This was great, and a well needed light diversion. Recommended!
it's me, I'm the creator and admin of BookWyrm
88% complete! salt marsh has read 62 of 70 books.
Content warning food
In the eighteenth and early nineteenth centuries, recipes for making soy sauce at home appeared in English and American cookbooks. Since soybeans were not widely available, these recipes used local ingredients such as mushrooms, walnuts, and fish...
Tomato was another popular ingredient for making American "soy" sauce... The names for these varying sauces were "ketchups," or "catch-ups," or "catsups," derived from the Indonesian word for soy sauce: ketjap.
ketchup is soy sauce????????????????
When black pepper was first being consumed in large quantities in the early nineteenth century, it was considered hot, due to its piperine content. Chili peppers contain a structurally similar chemical called capsaicin -- both are considered chemical irritants.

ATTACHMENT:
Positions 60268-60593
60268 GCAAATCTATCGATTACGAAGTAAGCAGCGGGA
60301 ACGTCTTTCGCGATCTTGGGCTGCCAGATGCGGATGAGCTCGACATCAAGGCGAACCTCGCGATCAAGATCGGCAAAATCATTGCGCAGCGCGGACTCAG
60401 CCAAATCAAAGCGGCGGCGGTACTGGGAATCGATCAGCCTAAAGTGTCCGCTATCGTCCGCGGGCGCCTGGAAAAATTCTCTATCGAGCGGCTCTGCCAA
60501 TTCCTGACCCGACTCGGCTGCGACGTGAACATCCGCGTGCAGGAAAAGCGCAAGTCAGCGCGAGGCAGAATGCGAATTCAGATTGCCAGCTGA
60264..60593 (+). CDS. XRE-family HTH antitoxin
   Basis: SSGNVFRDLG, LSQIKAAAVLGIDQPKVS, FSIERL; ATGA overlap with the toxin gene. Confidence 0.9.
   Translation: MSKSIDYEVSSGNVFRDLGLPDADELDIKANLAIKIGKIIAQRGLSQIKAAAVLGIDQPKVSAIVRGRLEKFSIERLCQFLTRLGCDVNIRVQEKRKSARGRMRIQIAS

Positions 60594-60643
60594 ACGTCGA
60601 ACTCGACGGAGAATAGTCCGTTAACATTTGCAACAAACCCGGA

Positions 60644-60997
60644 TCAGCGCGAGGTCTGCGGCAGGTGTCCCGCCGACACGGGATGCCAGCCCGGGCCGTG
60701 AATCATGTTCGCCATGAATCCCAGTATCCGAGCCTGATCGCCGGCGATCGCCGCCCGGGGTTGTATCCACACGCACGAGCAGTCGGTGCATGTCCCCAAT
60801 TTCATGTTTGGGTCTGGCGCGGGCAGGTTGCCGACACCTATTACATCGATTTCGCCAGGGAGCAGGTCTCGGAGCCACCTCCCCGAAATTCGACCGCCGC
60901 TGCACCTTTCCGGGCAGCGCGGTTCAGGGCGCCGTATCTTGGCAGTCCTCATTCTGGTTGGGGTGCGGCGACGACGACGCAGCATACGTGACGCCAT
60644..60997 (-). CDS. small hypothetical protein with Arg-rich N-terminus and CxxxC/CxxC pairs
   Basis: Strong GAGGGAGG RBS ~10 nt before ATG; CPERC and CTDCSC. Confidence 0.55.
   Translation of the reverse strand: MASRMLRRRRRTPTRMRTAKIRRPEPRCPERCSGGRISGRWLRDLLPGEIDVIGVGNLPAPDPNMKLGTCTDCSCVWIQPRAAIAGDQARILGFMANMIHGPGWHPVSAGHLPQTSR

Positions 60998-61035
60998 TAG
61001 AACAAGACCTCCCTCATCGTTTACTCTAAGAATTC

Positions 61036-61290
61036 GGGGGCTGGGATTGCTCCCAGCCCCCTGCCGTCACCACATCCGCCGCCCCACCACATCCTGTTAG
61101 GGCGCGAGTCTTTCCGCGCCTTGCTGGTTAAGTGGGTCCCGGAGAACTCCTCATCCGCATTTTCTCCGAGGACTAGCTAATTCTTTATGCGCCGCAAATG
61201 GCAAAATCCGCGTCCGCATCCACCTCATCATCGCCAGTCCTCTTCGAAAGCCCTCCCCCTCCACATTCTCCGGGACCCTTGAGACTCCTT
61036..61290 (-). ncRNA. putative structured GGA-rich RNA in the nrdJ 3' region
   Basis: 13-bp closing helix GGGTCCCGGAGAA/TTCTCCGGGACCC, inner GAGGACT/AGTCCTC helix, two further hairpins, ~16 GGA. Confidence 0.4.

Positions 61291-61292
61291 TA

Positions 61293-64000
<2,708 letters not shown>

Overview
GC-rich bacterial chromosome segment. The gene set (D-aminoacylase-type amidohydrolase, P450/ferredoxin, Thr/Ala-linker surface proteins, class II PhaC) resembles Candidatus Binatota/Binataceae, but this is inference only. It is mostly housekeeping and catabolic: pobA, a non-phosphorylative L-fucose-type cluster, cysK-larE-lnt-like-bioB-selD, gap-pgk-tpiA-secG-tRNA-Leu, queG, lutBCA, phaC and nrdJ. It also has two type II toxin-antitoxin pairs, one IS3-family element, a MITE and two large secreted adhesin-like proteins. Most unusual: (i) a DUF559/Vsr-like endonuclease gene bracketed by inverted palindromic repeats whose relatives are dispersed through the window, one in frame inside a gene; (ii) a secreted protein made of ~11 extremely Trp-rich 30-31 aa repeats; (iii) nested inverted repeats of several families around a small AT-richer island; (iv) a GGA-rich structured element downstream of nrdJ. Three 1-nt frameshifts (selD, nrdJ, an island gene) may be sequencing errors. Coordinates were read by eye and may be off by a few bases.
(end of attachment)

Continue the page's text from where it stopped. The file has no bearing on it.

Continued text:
Capsaicin bons to nerve cells in our mouth and nose; specifically to receptors called TRPV1. This receptor is designed to warn us about dangerous sensations such as acid, abrasions, and heat. Capsaicin triggers a "hot" response, which is why we feel warm when we eat it: our body interprets capsaicin as thermally warm, hence the use of the word heat when we refer to this particular type of spice.
Although cakes and cookies bake at the same temperature, about 350 degrees, cakes reach internal temperatures of only around 210 degrees. But cookies, which are small and thin, will exceed temperatures of 280 to 300 degrees. At high heats, all the hundreds of wonderful flavor chemicals of natural vanilla burn off. The result is that your vanilla sugar cookies, baked with natural vanilla extract, end up virtually tasteless. But imitation vanilla, which contains pure vanillin, delivers a much more potent dose of flavor that survives the oven's heat.
🤯 guess I'll buy some imitation vanilla!